Kant's Moral Theory Essay

910 Words 4 Pages
Kant’s moral theory is based on the fact that one’s action should be governed by a maxim that follows the purity of the will; the idea that one’s actions should be based on a will that aligns with duty and not on the consequences of one’s actions. In the contrary, rule utilitarianism is based on the consequences of one’s actions and how it impacts the overall happiness of the individuals involved. The following paper focuses on the ideas of duty ethics and utilitarian ethics; and how these ideas can be implemented in the case of James Liang. Kant believes that an act is morally acceptable when such an act perfectly aligns with one’s duty. Furthermore, he believed that all rational beings are obligated by the demands of duty. Kant imposes the idea of the “purity of the will” which expands on the principle that one should act …show more content…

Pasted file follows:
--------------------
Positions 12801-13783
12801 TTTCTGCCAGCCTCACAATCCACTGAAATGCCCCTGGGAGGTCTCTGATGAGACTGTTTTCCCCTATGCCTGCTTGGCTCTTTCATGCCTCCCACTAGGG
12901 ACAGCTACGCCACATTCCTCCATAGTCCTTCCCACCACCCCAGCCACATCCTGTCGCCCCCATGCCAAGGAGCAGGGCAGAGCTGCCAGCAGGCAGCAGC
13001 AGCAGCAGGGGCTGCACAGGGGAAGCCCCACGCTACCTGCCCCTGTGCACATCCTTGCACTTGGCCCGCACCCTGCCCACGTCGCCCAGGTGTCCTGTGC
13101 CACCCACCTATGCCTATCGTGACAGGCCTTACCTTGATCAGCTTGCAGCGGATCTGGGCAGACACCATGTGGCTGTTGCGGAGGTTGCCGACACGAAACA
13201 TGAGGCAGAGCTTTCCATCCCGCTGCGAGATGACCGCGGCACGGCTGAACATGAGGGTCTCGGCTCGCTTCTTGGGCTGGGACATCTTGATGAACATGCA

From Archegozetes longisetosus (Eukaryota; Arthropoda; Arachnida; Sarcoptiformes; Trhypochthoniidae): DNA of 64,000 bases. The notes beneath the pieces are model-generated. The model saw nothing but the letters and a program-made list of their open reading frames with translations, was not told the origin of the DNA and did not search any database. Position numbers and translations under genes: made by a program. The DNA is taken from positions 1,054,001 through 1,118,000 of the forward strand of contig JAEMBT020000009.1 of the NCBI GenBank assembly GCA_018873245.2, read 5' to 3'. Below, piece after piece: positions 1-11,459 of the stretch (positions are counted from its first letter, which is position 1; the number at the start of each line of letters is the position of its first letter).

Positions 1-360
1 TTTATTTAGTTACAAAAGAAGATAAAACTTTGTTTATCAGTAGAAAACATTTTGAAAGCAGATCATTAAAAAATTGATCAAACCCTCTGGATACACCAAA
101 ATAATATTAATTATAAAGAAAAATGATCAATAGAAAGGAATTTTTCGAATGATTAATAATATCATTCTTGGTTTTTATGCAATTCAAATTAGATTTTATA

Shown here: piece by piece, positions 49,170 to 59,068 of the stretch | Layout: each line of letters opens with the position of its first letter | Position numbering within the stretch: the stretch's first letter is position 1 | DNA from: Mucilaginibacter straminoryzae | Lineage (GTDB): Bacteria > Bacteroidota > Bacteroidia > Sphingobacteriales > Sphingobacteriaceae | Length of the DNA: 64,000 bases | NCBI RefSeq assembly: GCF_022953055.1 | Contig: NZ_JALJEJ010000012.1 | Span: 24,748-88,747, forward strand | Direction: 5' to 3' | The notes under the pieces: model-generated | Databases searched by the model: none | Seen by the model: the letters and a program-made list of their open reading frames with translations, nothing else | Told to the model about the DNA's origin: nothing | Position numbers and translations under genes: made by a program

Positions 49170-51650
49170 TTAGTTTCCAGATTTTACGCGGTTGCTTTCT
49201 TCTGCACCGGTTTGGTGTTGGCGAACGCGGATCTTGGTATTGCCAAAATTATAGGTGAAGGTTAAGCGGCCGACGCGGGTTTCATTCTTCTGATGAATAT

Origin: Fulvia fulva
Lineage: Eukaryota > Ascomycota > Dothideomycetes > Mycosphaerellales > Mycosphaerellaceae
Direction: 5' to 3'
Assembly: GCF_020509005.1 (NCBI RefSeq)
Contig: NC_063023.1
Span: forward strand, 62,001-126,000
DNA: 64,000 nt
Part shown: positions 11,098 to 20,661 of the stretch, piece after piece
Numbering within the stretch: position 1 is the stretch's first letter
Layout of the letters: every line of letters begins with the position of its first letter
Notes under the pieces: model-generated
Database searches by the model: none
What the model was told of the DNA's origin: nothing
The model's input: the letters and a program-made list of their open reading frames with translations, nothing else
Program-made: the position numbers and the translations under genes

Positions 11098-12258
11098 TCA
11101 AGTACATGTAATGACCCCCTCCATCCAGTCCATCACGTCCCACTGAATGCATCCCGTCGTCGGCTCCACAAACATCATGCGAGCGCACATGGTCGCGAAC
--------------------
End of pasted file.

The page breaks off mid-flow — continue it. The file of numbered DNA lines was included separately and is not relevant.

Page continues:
A maxim is a “subjective principle that governs action”; a maxim is a rational individual’s actions that are justified with accordance to one’s duty. However, one’s maxim can be tested through categorical imperative which is how one’s maxim is moved from application to an individual to being universally applicable. Furthermore, the categorical imperative is applicable to all rational agents and disobeying its application is contrary to reason and to Kant’s theory is considered morally wrong. In contrast to Kant’s moral theory, rule utilitarianism states that an act is determined to be morally right on wrong based on its consequences. Also, generally speaking, an act based on utilitarianism should bring about the most happiness out of all other alternative acts. Specifically, rule utilitarianism brings about the idea that one should act according to a set of rules that would lead to the most optimal consequences and is deemed by a majority to be acceptable. In contrary, Kant believed that one’s actions should be based on the purity of the will and not based on consequences at

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